Philly's Waiters selected by Cleveland in NBA draft

Posted: June 29, 2012

NEWARK, N.J. — After a long and controversial offseason, Dion Waiters is a member of the Cleveland Cavaliers.

Although Waiters never started a game during his 2-year career at Syracuse, the Cavaliers selected the Philadelphia native with the fourth pick of the NBA draft Thursday night. The 6-4 guard averaged 12.6 points per game for the Orange last season.

Waiters became one of the hot topics for NBA draft gurus this year after he left the NBA draft combine without working out and canceled the remainder of his private workouts and interviews. The media assumed Waiters had been promised a selection by a lottery team and his draft status skyrocketed. As Waiters heard his name called at the Prudential Center, all the rumors were laid to rest — he was a Cavalier.

"They gave me a range from one to eight, so I was just trying to keep the faith," Waiters said. "Cleveland called me and it was just a sign of relief. I was excited, very excited."

By adding Waiters, the Cavaliers selected one of the most coveted prospects in the draft. He uses his quick first step to get to the basket as well as any player in the draft class, and should help to spread the floor as a scoring threat. Cleveland will look to use Waiters alongside the first overall pick in the 2011 draft, Kyrie Irving. Irving was on hand Thursday night to welcome his newest teammate to the Cavaliers.

"I just can't wait to play alongside Kyrie, because I know he can help me. He's been here before. I'm going to try to just pick his brain as much as I can," Waiters said. "He was the first person that greeted me off the stage and gave me a hug and told me, ‘Welcome to Cleveland.' That meant a lot to me."

Waiters was not the only addition the Cavaliers made. He will be joined by North Carolina's Tyler Zeller. The 17th overall pick was acquired in a trade with the Dallas Mavericks for Cleveland's remaining three selections. Zeller will join Anderson Varejao and 2011 first-round pick Tristan Thompson in the frontcourt, creating a promising young core.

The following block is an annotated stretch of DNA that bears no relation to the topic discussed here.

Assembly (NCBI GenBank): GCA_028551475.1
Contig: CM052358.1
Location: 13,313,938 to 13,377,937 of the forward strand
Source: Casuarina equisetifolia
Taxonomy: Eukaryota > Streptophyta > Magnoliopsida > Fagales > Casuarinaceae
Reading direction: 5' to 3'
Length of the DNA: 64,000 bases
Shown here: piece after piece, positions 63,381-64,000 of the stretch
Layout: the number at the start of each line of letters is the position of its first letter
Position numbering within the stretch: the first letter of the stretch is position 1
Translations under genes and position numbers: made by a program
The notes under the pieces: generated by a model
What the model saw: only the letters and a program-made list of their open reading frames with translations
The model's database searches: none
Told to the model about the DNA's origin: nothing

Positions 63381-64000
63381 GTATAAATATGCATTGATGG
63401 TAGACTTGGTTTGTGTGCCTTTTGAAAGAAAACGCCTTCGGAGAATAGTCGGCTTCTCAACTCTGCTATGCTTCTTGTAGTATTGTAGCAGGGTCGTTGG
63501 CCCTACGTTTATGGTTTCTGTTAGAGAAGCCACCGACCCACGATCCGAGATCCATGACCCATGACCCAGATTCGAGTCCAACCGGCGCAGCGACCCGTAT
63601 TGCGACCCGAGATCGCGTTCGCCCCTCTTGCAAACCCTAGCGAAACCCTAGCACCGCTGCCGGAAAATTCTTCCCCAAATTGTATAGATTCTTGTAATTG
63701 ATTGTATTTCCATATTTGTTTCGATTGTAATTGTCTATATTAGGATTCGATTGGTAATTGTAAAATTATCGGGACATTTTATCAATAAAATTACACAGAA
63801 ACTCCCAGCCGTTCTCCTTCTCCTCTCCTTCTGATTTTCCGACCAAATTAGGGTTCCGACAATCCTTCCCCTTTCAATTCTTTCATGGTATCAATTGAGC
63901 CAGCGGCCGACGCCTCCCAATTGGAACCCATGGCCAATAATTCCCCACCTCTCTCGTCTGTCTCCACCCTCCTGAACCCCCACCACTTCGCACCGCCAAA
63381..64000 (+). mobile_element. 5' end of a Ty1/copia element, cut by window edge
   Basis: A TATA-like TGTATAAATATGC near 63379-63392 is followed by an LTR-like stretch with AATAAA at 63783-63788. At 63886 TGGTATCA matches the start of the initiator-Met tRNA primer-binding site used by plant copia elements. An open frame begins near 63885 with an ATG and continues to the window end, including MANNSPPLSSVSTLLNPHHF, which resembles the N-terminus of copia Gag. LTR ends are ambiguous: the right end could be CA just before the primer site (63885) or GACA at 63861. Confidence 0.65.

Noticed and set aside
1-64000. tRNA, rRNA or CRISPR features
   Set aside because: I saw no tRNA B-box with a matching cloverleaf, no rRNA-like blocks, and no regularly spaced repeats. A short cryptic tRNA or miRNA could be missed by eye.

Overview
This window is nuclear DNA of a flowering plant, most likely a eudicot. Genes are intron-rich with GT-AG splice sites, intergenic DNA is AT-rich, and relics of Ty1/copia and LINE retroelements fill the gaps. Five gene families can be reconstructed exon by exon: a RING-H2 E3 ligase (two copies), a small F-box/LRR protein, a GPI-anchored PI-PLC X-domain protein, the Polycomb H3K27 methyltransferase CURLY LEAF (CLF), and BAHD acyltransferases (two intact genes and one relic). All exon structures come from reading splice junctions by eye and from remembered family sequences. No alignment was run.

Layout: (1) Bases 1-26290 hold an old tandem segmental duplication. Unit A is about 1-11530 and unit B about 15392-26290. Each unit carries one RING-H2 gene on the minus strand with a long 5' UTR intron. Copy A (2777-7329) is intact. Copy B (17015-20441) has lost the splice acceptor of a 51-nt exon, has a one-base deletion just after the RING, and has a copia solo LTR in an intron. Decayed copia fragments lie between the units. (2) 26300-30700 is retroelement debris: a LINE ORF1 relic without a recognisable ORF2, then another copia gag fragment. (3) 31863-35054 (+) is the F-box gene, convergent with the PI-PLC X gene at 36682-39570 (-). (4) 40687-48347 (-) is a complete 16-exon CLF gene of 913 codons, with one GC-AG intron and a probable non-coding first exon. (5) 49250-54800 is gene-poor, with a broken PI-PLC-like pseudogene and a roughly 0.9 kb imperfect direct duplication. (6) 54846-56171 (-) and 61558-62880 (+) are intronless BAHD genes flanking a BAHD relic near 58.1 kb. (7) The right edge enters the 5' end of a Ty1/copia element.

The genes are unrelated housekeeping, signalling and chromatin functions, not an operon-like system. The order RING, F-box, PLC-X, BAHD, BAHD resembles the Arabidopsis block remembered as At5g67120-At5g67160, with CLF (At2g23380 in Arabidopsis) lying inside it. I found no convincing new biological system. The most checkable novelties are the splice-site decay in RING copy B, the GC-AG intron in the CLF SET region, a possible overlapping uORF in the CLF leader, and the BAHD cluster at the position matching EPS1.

Although Waiters was born in Philadelphia, he never appeared in a high school game in his hometown. Raised by Monique Brown, a single mother, Waiters attended four different high schools, including a boarding school in Connecticut, before settling in at Burlington Life Center in New Jersey. Heading to Cleveland should allow Waiters to lay down roots for the first time in his young life. The self-proclaimed "momma's boy" said having his family with him was what made his draft experience so special.

"My mom just screamed, ‘Oh my god' about 10 times. She actually got some eyeliner on me, messed my suit up," Waiters said as he chuckled. "Just the fun of having your family there with you enjoying this moment. I'm really at a loss for words, I guess it's just the next step in my life now."

Waiters showed his hometown pride. He shouted, "Welcome to Philly" to 76ers first-round pick Maurice Harkless as they passed one another in the hallway. Once a Philadelphian, always a Philadelphian.

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